The owner of the housecleaning service, Kandiie Tapia, is a Mexican immigrant. She was 22 when Fielder’s producers told her they wanted to interview her about how she had built her business. She felt honored that someone wanted to share her story and called her family to tell them the good news. But after the producers rushed her through the process of signing a contract, they “flipped a switch,” she said. During the taping, she found Fielder to be rude. He was in character, but she didn’t know that, or that his technique sometimes involved getting a rise out of a subject. At one point, Tapia said, he blew his nose in a tissue and then asked her if she would throw it out for him. “You’re the Help, right?” she recalled him asking her. (No such exchange made it into the episode.) “It was a power move,” she told me. “Like he’s white and I’m a minority and I’m young.” She talked to her husband about dropping out, but he still thought the show could benefit the business. When the episode aired and Tapia realized it was a comedy, she was so embarrassed she told her family not to watch it. “If I’d known what it really was, I would have said no,” she said. “I’m not gonna go on a show voluntarily to be made fun of.”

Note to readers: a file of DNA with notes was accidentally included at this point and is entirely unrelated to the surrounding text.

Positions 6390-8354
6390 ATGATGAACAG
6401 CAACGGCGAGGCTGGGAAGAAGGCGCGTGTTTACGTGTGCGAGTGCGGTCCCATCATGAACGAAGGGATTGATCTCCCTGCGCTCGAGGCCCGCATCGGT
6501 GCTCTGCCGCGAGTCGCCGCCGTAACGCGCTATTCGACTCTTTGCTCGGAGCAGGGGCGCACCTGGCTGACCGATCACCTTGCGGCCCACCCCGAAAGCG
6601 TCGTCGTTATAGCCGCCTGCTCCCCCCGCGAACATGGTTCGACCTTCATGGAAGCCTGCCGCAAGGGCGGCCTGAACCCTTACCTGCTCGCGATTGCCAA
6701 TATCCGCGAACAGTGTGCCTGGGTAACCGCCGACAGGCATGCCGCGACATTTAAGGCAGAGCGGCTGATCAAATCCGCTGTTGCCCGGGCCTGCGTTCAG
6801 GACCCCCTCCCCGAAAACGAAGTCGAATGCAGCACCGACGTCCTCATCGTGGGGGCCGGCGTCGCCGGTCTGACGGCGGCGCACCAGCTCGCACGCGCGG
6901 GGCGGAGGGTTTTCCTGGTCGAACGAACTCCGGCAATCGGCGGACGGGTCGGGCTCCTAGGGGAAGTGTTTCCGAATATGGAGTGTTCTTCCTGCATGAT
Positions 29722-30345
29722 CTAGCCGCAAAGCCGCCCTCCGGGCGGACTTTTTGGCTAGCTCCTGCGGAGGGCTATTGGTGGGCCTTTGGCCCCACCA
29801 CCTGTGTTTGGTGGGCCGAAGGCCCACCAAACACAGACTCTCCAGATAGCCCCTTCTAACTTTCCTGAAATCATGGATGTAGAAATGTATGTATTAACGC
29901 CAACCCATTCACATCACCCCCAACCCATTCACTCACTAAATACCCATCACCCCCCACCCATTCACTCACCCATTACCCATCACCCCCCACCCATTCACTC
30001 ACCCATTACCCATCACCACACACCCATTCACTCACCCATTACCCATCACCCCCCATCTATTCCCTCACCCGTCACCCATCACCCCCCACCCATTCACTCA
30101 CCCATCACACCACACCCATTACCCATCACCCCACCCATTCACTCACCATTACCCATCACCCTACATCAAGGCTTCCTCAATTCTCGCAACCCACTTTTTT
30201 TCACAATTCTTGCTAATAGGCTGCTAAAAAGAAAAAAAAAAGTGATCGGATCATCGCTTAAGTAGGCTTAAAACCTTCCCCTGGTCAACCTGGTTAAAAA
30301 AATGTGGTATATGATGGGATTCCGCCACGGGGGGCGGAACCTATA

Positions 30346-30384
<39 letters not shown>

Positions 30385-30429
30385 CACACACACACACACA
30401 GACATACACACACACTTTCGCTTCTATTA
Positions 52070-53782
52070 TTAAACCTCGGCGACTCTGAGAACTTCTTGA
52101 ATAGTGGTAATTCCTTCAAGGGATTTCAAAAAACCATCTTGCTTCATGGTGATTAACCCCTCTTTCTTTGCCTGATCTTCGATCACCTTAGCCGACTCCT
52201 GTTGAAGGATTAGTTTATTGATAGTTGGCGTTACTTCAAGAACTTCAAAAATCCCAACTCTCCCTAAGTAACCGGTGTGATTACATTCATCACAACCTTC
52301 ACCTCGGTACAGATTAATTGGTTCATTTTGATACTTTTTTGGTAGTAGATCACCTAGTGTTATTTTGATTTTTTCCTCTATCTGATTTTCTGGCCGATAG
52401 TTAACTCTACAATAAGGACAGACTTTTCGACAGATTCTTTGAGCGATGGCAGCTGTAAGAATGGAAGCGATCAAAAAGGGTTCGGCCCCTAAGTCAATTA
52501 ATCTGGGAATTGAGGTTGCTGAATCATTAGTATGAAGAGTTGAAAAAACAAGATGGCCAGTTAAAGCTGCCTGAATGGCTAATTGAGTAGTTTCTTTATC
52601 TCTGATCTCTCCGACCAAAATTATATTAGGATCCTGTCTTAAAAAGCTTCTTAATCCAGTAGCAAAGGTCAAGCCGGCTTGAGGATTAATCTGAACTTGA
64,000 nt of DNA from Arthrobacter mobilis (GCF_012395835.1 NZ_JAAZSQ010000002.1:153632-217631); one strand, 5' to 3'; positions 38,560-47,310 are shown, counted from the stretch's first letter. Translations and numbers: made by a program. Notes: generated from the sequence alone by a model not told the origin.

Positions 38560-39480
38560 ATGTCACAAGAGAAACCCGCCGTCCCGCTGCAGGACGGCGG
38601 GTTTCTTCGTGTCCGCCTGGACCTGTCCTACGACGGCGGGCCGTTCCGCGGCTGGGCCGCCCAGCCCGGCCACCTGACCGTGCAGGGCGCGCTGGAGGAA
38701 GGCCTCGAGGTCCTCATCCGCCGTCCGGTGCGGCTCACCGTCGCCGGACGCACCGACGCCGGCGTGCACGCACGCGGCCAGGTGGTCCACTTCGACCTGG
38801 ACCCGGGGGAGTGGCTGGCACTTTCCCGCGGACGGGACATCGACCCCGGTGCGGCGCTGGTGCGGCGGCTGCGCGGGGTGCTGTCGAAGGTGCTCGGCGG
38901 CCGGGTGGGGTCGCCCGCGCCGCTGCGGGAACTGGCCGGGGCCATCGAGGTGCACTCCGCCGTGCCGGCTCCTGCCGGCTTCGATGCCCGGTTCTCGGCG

Fielder said he was surprised and upset to learn how Tapia felt. “It kills me any time I hear people didn’t like their experience,” he said. “I remember her being very excited about it.” He didn’t recall asking her to throw out a tissue or calling her “the Help” and couldn’t imagine having done that. “I don’t want to invalidate anyone’s experience,” he said, “but I know the types of jokes I might make.” He pointed out that he is the one who is meant to look like a fool in the episode. “I definitely feel I’m the most pathetic person in everything I do.”